A State Department employee who sold U.S. visas on the black market in Vietnam for up to $70,000 a pop was sentenced Friday to 64 months in prison, after a scam authorities said allows hundreds of travelers who had previously been denied entry to sneak into the U.S.
The scheme, which involved a handful of people and netted more than $9 million during two years that it ran, submitted about 500 fraudulent visa applications, and almost all of them were granted — even though many of the same people had been denied visas before.
Michael T. Sestak, who ran the non-immigrant visa section of the consulate in Ho Chi Minh City, took home about $3 million of that, which he laundered through buying properties in Thailand, federal authorities said.
“Because of this defendant’s selfish greed, nearly 500 foreign nationals were able to enter the United States without the proper screening. This sentence reflects the seriousness of his corrupt conduct,” said Vincent H. Cohen Jr., acting U.S. attorney for the District of Columbia.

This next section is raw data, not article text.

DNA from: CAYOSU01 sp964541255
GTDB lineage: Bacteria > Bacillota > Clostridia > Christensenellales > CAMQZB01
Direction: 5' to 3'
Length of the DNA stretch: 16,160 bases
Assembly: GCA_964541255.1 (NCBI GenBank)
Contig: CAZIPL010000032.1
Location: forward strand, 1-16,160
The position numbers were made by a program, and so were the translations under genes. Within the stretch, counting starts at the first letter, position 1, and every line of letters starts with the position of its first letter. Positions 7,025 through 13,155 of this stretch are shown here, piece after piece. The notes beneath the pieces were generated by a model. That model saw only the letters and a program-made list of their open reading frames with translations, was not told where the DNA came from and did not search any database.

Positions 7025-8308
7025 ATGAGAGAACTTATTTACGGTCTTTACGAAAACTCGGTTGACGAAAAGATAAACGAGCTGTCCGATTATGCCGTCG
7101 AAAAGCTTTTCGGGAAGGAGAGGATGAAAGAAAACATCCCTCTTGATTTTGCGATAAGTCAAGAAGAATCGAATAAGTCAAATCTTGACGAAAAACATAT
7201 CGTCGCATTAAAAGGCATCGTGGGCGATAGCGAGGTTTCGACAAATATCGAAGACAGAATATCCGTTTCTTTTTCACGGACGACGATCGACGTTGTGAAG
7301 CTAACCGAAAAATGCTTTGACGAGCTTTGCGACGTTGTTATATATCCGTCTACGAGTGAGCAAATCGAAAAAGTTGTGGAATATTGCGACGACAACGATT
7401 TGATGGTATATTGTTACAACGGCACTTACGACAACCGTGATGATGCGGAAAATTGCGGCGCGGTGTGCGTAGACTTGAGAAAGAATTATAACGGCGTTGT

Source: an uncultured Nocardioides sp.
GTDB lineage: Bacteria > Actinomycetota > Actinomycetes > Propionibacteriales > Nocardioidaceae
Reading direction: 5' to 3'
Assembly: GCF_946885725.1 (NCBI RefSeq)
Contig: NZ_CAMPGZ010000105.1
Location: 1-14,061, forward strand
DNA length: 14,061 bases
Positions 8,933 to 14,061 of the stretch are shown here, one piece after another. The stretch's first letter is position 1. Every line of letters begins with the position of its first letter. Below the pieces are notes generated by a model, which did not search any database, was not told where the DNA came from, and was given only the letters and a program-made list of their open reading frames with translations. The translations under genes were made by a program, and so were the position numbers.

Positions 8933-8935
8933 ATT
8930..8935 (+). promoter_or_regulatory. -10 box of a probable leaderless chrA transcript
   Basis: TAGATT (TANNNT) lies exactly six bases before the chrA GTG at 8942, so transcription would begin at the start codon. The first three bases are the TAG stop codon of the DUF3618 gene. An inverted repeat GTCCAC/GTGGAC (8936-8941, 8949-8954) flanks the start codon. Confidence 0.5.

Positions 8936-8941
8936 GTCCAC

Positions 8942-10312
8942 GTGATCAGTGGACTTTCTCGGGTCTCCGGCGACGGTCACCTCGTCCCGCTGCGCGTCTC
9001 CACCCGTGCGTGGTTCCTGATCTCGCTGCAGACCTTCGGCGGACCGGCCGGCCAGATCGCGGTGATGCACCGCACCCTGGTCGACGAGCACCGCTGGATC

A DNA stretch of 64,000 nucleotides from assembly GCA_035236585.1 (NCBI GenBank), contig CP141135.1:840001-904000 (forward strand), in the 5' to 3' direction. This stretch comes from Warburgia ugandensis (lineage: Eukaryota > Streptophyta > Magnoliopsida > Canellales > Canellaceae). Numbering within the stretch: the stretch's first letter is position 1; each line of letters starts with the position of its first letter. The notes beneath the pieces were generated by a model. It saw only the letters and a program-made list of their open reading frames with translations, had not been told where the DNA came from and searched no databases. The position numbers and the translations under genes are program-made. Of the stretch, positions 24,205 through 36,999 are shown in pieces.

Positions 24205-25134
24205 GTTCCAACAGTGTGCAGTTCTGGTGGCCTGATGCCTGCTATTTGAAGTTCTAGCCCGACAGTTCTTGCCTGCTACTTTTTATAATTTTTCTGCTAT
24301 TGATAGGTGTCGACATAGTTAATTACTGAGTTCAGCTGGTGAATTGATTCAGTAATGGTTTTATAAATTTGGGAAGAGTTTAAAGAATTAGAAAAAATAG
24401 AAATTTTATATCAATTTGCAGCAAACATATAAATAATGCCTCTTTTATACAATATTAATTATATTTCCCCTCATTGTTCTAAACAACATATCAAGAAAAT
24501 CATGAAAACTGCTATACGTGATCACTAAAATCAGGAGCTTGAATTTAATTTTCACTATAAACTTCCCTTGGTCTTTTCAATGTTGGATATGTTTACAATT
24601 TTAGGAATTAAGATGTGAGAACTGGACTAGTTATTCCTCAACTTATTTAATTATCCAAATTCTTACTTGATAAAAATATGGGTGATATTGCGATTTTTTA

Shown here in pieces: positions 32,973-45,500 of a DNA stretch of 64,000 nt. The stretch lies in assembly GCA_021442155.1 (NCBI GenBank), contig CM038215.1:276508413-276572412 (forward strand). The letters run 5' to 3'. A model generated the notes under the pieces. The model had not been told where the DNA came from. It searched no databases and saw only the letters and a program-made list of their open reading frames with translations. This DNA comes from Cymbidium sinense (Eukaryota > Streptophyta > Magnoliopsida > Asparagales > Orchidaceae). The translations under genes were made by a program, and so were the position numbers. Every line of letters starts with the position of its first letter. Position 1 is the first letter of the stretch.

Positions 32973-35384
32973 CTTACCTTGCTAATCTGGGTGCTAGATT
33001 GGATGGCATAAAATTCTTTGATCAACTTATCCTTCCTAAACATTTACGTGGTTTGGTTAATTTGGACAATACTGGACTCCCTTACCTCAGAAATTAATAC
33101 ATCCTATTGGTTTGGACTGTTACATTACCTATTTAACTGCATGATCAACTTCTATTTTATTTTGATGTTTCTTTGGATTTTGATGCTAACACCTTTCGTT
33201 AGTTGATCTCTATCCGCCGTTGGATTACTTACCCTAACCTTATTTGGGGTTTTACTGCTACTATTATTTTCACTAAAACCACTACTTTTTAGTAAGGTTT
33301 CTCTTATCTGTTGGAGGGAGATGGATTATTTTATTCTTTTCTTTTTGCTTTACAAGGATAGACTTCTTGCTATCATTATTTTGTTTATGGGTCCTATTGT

Sestak pleaded guilty in 2013. Several others in the case have already been sentenced, including one American citizen living in Vietnam who made more than $5 million from the scam. He was sentenced to serve eight years in prison.
Authorities said Sestak colluded with both American and Vietnamese citizens in Ho Chi Minh City to recruit and approve visas, using his position as chief of the division that reviewed the applications.
Payments ranged from $15,000 to $70,000, and many of the people had previously been denied visas, but were approved by Sestak’s scheme, prosecutors said.